Transpacolor and Peak Imaging are worth a try for processing.
Also, Tudorcolor film is thought to be Fujifilm.
Originally Posted by Ricardo Miranda
Choice of film
I read recently in a newsletter from Firstcall-photographic, that Fuji are ending deals to manufacture film for other suppliers. So when existing stocks run out, the only way to buy a Fuji film will be to buy a roll that actually says Fuji on the label.
The way I use the cheaper films is just to use them when first testing out a new-to-me old camera. Once I can be sure there are no light leaks and the shutter, aperture, and wind-on mechanisms are working, better quality film will be used. I don't use film cameras to save money and increasingly believe that if an image is not worth using a first-tier film on, it probably isn't worth pressing the shutter.
I stand corrected.
Still manufactured, not end-of-line and sold in various retailers
I totally agree.
I don't use film cameras to save money and increasingly believe that if an image is not worth using a first-tier film on, it probably isn't worth pressing the shutter
@mr rusty: Yeah, the first two rolls I shot with the XA were great, I really like that little camera. And I always thought there's no depth of field at all with compact cameras but I took this shot with it and thought maybe, with some practice, it is possible to some extent:
(I actually wanted the flowers in the front to be sharp, that didn't work out haha, but on the top right you can see some blossoms that are nearly sharp. That is what you ment by playing with the depth of field, isn't it?)
I do have a Minolta X-700 as well which was my dad's old camera! My boyfriend has used that one before and shot some awesome pictures with it. I tried it as well but firstly somehow managed to shoot on ISO800 which I think is the reason they were so awfully grainy... A bit embarrassing really, haha. Secondly I brought that film to Boots to develop and their machine broke down during the developing process so they only developed half of my pictures and their colours looked quite awful as well (I used the same film as my boyfriend did when he shot his ones that looked fine so it shouldn't have been the film).
Thanks again for all the help! I'm definitely going to buy some proper film and see how that goes.
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There is always a "depth of field", but the smaller the camera the bigger it becomes for a given aperture - hence the reason why single use cameras can get away with no focussing system at all - at a small aperture on a very small camera the DOF is from a few feet to infinity.
And I always thought there's no depth of field at all with compact cameras
If you have an X700 you're good to go for any eventuality.
If you shot 200 film on an 800 setting, the film lab would have still tried to get an image even though the negs were significantly underexposed. Flat, grainy images would definitely be the result!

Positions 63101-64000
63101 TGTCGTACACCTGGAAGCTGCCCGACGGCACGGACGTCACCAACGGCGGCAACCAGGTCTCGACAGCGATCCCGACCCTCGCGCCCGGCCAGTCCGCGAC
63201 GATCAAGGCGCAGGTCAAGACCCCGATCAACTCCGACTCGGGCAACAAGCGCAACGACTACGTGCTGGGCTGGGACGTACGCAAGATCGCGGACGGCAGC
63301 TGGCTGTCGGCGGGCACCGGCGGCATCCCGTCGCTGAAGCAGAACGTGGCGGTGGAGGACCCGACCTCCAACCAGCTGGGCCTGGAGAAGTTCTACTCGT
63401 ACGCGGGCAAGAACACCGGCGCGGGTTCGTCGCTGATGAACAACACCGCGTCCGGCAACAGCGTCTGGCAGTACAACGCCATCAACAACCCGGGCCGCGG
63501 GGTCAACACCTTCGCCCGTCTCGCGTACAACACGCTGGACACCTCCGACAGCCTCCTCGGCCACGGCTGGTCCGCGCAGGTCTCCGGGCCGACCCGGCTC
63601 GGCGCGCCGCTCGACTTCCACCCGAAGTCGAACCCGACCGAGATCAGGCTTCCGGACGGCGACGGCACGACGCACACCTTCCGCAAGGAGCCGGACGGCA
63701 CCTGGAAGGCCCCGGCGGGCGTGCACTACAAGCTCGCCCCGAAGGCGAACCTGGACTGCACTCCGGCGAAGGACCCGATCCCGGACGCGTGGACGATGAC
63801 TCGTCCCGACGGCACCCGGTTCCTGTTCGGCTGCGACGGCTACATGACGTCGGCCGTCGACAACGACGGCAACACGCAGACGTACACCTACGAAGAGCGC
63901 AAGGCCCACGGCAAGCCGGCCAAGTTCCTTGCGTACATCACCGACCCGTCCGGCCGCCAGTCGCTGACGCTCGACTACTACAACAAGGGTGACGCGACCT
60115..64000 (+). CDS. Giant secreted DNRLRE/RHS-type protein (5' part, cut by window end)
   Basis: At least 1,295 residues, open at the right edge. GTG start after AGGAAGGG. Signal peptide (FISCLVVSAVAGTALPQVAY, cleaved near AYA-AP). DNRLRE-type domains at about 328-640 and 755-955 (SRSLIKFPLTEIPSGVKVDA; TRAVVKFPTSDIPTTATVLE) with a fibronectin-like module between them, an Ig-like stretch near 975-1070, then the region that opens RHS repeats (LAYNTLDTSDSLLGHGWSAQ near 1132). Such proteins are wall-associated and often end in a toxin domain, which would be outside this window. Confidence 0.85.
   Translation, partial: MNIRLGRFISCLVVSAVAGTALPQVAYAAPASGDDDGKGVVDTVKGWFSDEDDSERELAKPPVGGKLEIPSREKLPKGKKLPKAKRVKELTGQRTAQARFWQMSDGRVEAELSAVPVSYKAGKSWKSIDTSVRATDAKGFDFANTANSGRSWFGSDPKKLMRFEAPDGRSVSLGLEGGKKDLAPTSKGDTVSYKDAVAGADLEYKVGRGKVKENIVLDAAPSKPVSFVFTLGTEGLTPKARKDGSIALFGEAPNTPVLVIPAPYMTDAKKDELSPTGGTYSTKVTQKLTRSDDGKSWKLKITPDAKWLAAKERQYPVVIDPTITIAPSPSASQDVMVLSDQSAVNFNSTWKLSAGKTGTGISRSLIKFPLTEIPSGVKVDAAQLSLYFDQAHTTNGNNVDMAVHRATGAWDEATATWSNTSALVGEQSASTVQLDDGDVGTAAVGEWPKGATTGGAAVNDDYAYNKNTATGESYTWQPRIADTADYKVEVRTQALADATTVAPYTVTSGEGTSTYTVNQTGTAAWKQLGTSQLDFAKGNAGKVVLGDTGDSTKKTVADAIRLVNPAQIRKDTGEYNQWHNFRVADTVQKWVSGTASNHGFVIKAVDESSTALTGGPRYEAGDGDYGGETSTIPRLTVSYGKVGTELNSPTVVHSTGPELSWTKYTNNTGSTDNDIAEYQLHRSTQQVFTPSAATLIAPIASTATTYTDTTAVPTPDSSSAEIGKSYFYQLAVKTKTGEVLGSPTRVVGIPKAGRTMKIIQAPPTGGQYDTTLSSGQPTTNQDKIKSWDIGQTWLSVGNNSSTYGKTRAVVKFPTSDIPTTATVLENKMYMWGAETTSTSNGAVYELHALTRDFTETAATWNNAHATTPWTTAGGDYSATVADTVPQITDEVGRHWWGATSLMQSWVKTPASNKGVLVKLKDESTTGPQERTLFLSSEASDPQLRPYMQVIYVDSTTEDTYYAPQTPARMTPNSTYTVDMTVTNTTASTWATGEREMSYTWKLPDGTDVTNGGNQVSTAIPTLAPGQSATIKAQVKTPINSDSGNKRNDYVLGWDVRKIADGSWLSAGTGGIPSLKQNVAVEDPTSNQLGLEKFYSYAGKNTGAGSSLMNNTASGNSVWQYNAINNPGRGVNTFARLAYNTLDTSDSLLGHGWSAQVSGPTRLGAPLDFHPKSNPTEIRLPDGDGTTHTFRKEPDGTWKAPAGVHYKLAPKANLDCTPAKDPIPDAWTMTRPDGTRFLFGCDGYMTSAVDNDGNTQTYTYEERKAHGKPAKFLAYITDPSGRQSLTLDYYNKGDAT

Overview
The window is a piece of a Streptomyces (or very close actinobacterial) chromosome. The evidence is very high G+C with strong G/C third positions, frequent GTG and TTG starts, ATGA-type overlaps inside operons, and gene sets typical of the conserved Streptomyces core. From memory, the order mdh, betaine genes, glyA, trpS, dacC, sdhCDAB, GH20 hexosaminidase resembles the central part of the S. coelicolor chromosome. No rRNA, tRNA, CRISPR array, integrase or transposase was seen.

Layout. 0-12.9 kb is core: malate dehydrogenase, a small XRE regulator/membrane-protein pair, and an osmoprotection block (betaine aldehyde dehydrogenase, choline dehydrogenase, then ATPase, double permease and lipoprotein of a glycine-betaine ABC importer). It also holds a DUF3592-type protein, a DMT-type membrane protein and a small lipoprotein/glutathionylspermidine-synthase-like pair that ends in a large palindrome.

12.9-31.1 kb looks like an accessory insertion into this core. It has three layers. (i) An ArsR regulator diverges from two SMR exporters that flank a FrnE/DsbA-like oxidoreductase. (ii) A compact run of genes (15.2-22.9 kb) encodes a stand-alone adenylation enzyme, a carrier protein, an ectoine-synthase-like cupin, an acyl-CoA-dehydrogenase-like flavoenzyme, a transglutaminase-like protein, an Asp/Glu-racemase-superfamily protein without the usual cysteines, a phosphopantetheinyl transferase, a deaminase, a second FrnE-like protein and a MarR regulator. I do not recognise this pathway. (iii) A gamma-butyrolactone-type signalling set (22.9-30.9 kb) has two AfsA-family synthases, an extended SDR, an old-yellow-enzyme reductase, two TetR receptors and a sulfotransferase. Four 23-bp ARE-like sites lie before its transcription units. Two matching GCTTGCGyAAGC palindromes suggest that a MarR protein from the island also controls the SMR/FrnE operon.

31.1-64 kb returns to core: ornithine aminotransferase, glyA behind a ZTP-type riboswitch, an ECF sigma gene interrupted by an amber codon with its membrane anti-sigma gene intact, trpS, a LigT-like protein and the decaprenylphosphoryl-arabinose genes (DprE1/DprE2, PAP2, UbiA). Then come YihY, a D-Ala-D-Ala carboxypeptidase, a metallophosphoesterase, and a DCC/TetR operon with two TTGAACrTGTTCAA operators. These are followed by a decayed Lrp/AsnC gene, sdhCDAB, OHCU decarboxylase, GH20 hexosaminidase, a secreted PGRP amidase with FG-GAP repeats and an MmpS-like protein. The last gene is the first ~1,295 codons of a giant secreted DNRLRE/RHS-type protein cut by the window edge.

managed to shoot on ISO800 which I think is the reason they were so awfully grainy
Lots of recommendations here for other labs. Not saying boots or whatever are bad, but I think you have more chance of consistent quality using one of the mail order companies. It does seem that high street labs are getting a bit variable depending on who is operating and how well they are maintaining the kit.
It seems so!
Also, Tudorcolor film is thought to be Fujifilm.
Thanks for the info! I'll have a look at what actually Fuji Japan is saying.
I read recently in a newsletter from Firstcall-photographic, that Fuji are ending deals to manufacture film for other suppliers.
BTW, Fuji just announce new packaging design for its Pro products, or at least some of them!
True! But, as I said, the old distinction between first-class and second-class films is getting blurry. We never had such good films and with the ongoing shrinking of the film choice, I am glad we still have that choice. Remember, different brushes, different strokes. And to get a particular effect, you might want to use a budget film. As an example, I use Lucky Colour 100 (discontinued last Sept.) as it has soft colours and a 60's feel. Others have found out that Rollei CN200 creates a look reminiscent of the Technicolor films of the 40s.
I don't use film cameras to save money and increasingly believe that if an image is not worth using a first-tier film on, it probably isn't worth pressing the shutter.
Nikon F4, F4S, F401S, F50, F55, F60, 2xF601, F65, 3xF75, F801, 2x F801S, F80, F90, 4xF90X, EL2, FE, FM, 2xFG, FG-20, 3xEM
Here I go again... That X-700 is part of one of the best camera systems ever made. With a little more knowledge and practice, you could have used the manual controls, through-the-lens focusing and depth of field preview to get that shot just the way you wanted. The XA is one of the best pullitoutofyourpurseforaquickshot cameras ever, a forerunner to today's digisnappers, but if you're serious about getting real high-quality photos, start using that X-700. I have 3 X-xxx bodies and they are much better cameras than I am a photographer.
Originally Posted by rookie
A politician is a man who will double cross that bridge when he comes to it.
I would check that the camera lens is clean - the first thing that came to my mind when viewing your example was 'fingerprint'. The design of the XA makes it very hard to keep fingers off the lens.
The next cause of blah color prints is underexposed negatives. Compare the negatives from the blah roll to the good roll - if the blah negatives are thin then the camera may have been set for 400 speed while loaded with 100.
Low contrast can be a result of the camera (or film) sitting in the hot sun or a car glove compartment.
The very, very, very, very last things I would expect to be the cause are that the manufacturer can't produce film or that Kodak can't develop it. Switching labs or films won't fix the problem.